Identifying Highly Sensitive People

There are a number of ways to determine if you are highly sensitive. Many quizzes are available on the internet which help individuals identify their sensitivity. HSP’s have a set of traits related to their make-up that sets them apart from non-HSP’s. They work differently, process information differently, and experience life differently.  The quizzes are a great place to start.

Another way to identify the trait is through an investigation of your family history. Do you have any genetic conditions that show up in the family? Although a genetic condition is not proof that an individual is an HSP, it may show that there has been at one time a pregnancy in the family where the mother had the kind of stress that caused a genetic condition to develop.

It is worth investigating your family history to get an idea for genetic transfer of health conditions. Taking a quiz can help as well. If you think that you may be an HSP, it is worth seeking the help of an advisor experienced in helping HSP’s develop skills at handling their sensitivity.

Stress in the Womb

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There is a growing awareness that stress in the womb plays a major role in the creation of genetic diseases and the highly sensitive trait.  Maternal stress during pregnancy results in higher levels of testosterone in the body and by extension a fetus. The higher levels of testosterone change brain development increasing the chance of genetic diseases, the highly sensitive trait as well as high creativity and giftedness.

The BBC  Mum’s stress is passed to baby in the womb reported recently about a study in the journal Translational Psychiatry showing that women under the stress of potential violence have children with a genetic change in the glucocorticoid receptor (GR), which regulates the response to stress, making the children more sensitive to stress.

The article discusses how a change occurs in methyation, an important biological process in “gene expression.”  The best lay explanation comes from Discovery. This is their description:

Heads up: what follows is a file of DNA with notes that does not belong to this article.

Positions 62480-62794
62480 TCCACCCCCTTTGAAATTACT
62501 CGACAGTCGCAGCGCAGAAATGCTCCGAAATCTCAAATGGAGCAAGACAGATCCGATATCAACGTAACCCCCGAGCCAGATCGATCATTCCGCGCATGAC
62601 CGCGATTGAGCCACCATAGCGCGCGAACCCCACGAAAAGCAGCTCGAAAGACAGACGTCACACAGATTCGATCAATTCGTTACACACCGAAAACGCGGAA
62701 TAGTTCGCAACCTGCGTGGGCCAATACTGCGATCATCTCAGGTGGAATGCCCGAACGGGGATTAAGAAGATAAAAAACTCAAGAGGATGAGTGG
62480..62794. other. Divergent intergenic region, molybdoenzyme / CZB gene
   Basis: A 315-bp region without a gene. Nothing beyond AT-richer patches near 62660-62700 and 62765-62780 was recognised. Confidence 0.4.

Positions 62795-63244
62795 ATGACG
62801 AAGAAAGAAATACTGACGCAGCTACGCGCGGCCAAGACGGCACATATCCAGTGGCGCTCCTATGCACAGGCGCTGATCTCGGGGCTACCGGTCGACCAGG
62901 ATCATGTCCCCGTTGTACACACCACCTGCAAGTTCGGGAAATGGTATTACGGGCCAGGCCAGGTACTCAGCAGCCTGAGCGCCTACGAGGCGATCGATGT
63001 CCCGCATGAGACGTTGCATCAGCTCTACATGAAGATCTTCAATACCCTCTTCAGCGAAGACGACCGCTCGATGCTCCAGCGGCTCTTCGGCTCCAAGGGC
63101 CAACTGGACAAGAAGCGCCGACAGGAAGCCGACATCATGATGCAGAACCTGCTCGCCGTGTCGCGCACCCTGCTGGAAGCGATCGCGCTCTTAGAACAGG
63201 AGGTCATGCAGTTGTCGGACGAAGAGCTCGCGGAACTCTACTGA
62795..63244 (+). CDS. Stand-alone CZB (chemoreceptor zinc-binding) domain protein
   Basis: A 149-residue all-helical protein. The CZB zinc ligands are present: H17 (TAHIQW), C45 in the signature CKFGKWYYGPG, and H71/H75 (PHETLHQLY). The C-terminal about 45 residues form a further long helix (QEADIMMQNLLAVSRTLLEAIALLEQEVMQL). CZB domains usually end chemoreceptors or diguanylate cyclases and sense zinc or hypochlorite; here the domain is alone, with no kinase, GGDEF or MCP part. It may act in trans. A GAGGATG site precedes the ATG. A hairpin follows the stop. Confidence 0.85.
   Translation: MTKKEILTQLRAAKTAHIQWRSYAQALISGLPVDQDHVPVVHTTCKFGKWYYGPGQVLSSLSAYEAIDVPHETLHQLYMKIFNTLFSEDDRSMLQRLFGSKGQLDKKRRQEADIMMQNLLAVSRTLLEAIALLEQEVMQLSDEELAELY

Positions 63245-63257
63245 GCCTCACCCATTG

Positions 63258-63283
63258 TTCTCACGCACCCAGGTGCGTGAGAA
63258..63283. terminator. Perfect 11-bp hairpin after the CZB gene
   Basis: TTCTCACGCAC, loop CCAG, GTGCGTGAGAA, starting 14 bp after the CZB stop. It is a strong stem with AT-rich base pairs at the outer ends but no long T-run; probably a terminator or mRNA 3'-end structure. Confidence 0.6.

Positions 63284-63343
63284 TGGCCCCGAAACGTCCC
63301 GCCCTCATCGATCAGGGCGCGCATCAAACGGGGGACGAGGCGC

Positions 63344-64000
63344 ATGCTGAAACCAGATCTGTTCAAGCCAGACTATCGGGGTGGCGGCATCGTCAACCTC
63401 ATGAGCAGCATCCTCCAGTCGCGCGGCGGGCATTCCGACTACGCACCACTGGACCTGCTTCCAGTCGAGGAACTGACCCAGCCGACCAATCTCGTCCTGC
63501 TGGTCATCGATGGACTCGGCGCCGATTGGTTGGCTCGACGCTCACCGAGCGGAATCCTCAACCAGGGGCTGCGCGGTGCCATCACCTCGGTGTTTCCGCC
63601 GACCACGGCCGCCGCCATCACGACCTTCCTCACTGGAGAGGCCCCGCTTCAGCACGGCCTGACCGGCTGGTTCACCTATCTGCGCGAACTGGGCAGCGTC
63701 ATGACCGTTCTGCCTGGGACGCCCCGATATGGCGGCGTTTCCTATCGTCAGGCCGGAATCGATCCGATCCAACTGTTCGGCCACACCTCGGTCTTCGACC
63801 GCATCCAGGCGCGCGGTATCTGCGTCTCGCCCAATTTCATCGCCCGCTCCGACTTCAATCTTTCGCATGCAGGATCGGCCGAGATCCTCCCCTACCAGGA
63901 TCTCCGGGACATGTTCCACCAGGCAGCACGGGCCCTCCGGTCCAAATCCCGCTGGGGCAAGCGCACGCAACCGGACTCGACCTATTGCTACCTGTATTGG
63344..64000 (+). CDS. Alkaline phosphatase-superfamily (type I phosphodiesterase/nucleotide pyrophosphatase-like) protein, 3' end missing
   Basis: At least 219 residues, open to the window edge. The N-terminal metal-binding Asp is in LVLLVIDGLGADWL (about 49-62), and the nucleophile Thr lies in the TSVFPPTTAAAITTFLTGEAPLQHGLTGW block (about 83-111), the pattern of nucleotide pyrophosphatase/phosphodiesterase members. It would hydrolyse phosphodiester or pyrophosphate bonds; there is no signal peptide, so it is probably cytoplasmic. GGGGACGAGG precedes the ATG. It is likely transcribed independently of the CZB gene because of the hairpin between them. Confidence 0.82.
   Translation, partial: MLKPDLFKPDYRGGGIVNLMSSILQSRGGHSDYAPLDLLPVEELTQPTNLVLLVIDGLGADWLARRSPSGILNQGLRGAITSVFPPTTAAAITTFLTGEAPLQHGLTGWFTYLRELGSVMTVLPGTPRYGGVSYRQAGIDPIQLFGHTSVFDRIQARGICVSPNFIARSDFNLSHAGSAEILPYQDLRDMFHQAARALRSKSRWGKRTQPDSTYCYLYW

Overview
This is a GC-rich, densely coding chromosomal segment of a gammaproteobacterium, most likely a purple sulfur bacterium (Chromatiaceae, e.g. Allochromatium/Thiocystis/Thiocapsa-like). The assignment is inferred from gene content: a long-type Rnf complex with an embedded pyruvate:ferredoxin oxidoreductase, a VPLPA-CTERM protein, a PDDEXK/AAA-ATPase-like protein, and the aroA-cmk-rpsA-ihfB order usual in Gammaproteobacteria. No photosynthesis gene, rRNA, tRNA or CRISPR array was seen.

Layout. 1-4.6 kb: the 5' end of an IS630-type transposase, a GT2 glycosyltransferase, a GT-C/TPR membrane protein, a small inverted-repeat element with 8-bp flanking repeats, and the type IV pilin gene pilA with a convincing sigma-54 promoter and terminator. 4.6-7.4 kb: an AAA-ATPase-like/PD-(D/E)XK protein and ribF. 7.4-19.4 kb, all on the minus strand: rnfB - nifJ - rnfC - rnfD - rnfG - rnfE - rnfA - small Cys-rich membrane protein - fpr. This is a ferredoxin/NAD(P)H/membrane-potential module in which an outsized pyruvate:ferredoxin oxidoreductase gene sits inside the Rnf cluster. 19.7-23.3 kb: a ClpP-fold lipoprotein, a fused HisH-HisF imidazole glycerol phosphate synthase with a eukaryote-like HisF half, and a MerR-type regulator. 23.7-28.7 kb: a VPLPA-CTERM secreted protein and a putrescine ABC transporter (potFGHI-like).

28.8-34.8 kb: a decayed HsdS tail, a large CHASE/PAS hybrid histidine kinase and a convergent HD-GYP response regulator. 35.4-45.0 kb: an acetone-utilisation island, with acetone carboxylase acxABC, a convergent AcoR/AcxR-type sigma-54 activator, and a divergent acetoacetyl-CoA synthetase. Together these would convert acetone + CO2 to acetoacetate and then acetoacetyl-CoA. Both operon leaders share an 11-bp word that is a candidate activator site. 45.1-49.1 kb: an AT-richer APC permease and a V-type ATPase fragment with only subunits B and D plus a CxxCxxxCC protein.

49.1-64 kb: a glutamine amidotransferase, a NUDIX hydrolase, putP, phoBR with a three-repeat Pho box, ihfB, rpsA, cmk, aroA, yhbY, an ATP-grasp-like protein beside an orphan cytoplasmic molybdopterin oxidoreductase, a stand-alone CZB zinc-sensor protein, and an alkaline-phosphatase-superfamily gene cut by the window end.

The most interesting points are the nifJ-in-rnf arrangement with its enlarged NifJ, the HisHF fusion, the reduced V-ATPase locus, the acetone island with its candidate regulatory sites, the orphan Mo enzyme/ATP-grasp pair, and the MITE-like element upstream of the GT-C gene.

“Methylation is a process by which a gene’s behavior is altered, but the gene itself isn’t changed. This is almost like following all the directions in baking a batch of cookies correctly, except for the oven temperature. Even though all of the ingredients are the same, those cookies won’t bake — or behave — the same way when baked a couple hundred degrees lower than they should be.In methylation,  environmental exposures or different lifestyle choices have the potential to cause methyl groups, which are groups of one carbon and three hydrogens, to land on top of our genes and change how they are expressed. This, in turn, changes the ability of our genes to share the directions they contain for making our bodies’ proteins.”

Apparently, stress in the womb affects the methylation process during pregnancy, altering gene expression.  Methylation seems to be a major factor in the biochemical processes responsible for a fetus becoming a highly sensitive person.

This is just one study, but it points to an increasing awareness of the impact of stress in the womb in the creation of highly sensitive people.  It is an important tool for developing approaches to minimize genetic diseases of all kinds and shows us how genetic mutations and environmental factors can create unintended results.

For more information about the traits of highly sensitive people, HSP Health offers information about the biology and characteristics of HSP’s.